Emil Brunner, a trinitarian Protestant theologian is quoted as saying in his book, The Christian Doctrine of God, “The doctrine of the Trinity itself, however, is not a Biblical doctrine and this indeed not by accident but of necessity. It is the product of theological reflection upon the problem…. The ecclesiastical doctrine of the Trinity is not only the product of genuine Biblical thought, it is also the product of philosophical speculation, which is remote from the thought of the Bible."

    Do you realize what that statement is expressing? It is a product of theological reflection, which in essence, is man’s own thinking. He even admits it is a “Product of philosophical speculation, which is remote from the thought of the Bible.” Hello!!!

    The “trinity” is not preached by the Jewish apostles. In fact, The New Catholic Encyclopedia admits it is nothing but 4th century invention. It was brought about at least 300 years after the apostles slept!

    The origin of the trinity doctrine can be found to have its roots and parallels in pagan worship, as far back as Babylon.

    Alexander Hislop writes that the Babylonians worshipped one God in three persons and used the triangle as its symbol. He is quoted from his popular book, The Two Babylons, as saying the Babylonian cult which included – father, mother, child was the Babylonian trinity of “the Eternal Father, the Spirit of God incarnate in a human mother, and a Divine Son, the fruit of that incarnation."

    Historian Will Durant describes the trinity in ancient Egypt as Ra, Amon, and Ptah. Egypt also had a divine trinity of father, mother, son in Osiris, Isis, and Horus. Other pagan religions that have a trinity God(s) are Hinduism, Buddhism, and Taoism.

    Bernard, again notes, “A philosophic trinity appears in Plato and becomes very significant in Neo-Platonism. Of course, Greek philosophy, particularly Platonic and Neo-Platonic thought, had a major influence on the theology of the ancient church. For example, the trinitarian Logos doctrine stems from the Neo-Platonic philosopher Philo. Thus, we can see that the idea of a trinity did not originate with Christendom. It was a significant feature of pagan religions and philosophies before the Christian era, and its existence today in various forms suggests an ancient, pagan origin.”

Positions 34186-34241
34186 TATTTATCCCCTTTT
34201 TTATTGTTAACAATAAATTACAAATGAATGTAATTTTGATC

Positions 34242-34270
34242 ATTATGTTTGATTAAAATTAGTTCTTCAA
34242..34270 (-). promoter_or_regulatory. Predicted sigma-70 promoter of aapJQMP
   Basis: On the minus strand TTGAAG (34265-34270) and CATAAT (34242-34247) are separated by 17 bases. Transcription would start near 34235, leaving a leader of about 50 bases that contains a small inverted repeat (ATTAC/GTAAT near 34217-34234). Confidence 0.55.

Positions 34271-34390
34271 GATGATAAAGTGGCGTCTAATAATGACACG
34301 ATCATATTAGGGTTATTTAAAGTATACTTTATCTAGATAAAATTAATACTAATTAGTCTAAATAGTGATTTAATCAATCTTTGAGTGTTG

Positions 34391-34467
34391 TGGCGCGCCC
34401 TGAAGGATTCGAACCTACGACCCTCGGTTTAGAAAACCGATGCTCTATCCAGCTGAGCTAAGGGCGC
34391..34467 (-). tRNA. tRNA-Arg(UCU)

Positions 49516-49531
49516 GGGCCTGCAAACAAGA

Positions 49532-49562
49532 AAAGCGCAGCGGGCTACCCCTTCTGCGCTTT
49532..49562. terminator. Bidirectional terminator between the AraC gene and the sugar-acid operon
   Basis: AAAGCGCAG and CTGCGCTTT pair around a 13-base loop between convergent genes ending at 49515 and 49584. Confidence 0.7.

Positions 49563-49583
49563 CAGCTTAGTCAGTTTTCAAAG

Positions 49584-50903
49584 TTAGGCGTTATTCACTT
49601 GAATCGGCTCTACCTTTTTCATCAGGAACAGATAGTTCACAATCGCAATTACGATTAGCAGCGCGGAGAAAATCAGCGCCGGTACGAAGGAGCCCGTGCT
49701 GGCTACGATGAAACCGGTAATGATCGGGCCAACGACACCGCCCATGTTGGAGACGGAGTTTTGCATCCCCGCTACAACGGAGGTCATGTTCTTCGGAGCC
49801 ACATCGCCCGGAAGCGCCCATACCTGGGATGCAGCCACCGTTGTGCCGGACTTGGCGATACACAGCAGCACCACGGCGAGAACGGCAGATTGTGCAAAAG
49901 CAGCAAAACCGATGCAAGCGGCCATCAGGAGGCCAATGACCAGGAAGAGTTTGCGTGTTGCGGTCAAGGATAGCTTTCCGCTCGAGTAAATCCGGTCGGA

The whole concept of the trinity is simply foreign to scripture and actually parallels many polytheistic pagan influences of worship outside of and contrary to biblical Jewish culture.

    “In summary, in the first century after the apostles, the doctrine of the trinity had not even developed. However, in some circles a form of subordinationistic binitarianism emerged based on Greek philosophical ideas, a doctrine denounced in the first chapter of John's Gospel. The New Catholic Encyclopedia says of trinitarianism at this time in church history: "Among the Apostolic Fathers, there had been nothing even remotely approaching such a mentality or perspective; among the second century Apologists, little more than a focusing of the problem as that of plurality within the unique Godhead… In the last analysis, the second century theological achievement was limited… A trinitarian solution was still in the future.", summarizes Bernard.

    Just by the study of the origin of the trinity doctrine itself, should make you wonder, if this is just a farce. There is a simpler, better and more biblical explanation that Jesus and the Jewish apostles taught.

    Zone... feel free to quote and paste your responses wherever you like.

    I simply don't buy the trinitarian explanation anymore now that I have researched it on my own. I held to that doctrine for close to 20+ years. When I believed that doctrine, without knowing any of the details I just shared, I thought he was 3, in an uncomprehendable one. Three people, that are one, three beings that were different except they were one and I simply can't relate to such nonsense anymore.
  3. filosofer

    filosofer Senior Veteran

    And that is?


    Here are some questions then to ponder?

    Is Jesus true God?
    Is the Holy Spirit true God?
    How do you understand the presence of the Father, Jesus, and the Holy Spirit at Baptism (Matthew 3; Luke 3)?